The topic First Aid for Famotidine Overdose you are seeking is a synonym, or alternative name, or is closely related to the topic First Aid for H2 Receptor Antagonists Overdose.
Please find relevant information on First Aid for Famotidine Overdose regarding cause, signs & symptoms, administration of first aid treatment, prognosis, preventive measures, and additional resources HERE.
- H2 receptor antagonist is a compound that helps reduce stomach acid. The drugs are also sold as Zantac, Pepcid, Tagament, and Axid among others
- An H2 Receptor Antagonists Overdose is the accidental or intentional intake of the drug in dosage higher than the prescribed values
- The condition is diagnosed based upon the clinical history, combination of signs and symptoms, and additional tests (that may include, in some cases, radiological studies and laboratory tests)
- In case of an emergency, call 911 (or your local emergency number) for assistance
- In case of an overdose, call National Poison Control Center at 800-222-1222 (or your local poison control center) and follow instructions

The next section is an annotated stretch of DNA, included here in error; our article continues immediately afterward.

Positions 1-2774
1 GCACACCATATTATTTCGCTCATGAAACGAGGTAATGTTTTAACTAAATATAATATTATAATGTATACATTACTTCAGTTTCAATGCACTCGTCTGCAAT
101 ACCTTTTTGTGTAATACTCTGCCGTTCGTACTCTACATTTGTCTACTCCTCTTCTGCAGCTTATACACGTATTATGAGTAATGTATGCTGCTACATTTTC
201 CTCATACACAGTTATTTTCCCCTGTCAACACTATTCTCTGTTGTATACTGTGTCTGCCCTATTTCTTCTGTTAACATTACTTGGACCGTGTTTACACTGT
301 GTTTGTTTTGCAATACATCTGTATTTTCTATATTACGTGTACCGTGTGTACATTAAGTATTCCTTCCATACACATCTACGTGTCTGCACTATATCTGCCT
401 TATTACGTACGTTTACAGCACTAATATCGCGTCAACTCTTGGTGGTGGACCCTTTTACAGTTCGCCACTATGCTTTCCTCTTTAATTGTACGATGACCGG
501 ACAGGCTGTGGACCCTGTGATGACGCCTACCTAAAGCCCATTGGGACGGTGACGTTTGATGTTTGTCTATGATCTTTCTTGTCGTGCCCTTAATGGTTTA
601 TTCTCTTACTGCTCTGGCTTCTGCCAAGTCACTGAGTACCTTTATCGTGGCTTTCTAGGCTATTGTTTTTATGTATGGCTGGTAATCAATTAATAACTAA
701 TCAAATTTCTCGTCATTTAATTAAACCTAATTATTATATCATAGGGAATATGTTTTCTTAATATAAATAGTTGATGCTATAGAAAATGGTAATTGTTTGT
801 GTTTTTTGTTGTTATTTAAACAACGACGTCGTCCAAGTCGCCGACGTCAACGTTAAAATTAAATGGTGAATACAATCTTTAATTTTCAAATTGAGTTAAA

- Provide them with information such as dosage, type, strength and time of ingestion of medication, age, weight and general health status of affected individual
What are some Useful Resources for Additional Information for Famotidine Overdose?
National Capital Poison Center (USA)
3201 New Mexico Ave, Suite 310 Washington, DC 20016
Administrative Line: (202) 362-3867
Emergency Line: 1 (800) 222-1222
Fax: (202) 362-8377
References and Information Sources used on Famotidine Overdose:
https://medlineplus.gov/ency/article/002585.htm (accessed on 09/21/2017)
http://www.merckvetmanual.com/toxicology/toxicities-from-human-drugs/gastrointestinal-drugs-toxicity (accessed on 09/21/2017)
https://www.ncbi.nlm.nih.gov/pmc/articles/PMC3890976/ (accessed on 09/21/2017)
https://www.fda.gov/ForConsumers/ConsumerUpdates/ucm253338.htm (accessed on 09/21/2017)
Helpful Peer-Reviewed Medical Articles on Famotidine Overdose:
Tran, M. (2004). Drug overdose. Key Topics in Critical Care, 149.
Fogg, T. B., Semple, D., & Simpson, H. (2008). BET 2. COMBINATION THERAPY WITH H2 AND H1 ANTIHISTAMINES IN ACUTE, NON-COMPROMISING ALLERGIC REACTIONS. Emergency Medicine Journal, 25(3), 165.
Cooney, D. O. (2016). Activated Charcoal: Antidote, Remedy and Health Aid. TEACH Services, Inc..
Campbell, R. L., Li, J. T., Nicklas, R. A., & Sadosty, A. T. (2014). Emergency department diagnosis and treatment of anaphylaxis: a practice parameter. Annals of Allergy, Asthma & Immunology, 113(6), 599-608.
Sheen, S. S., Choi, J. E., Park, R. W., Kim, E. Y., Lee, Y. H., & Kang, U. G. (2008). Overdose rate of drugs requiring renal dose adjustment: data analysis of 4 years prescriptions at a tertiary teaching hospital. Journal of general internal medicine, 23(4), 423-428.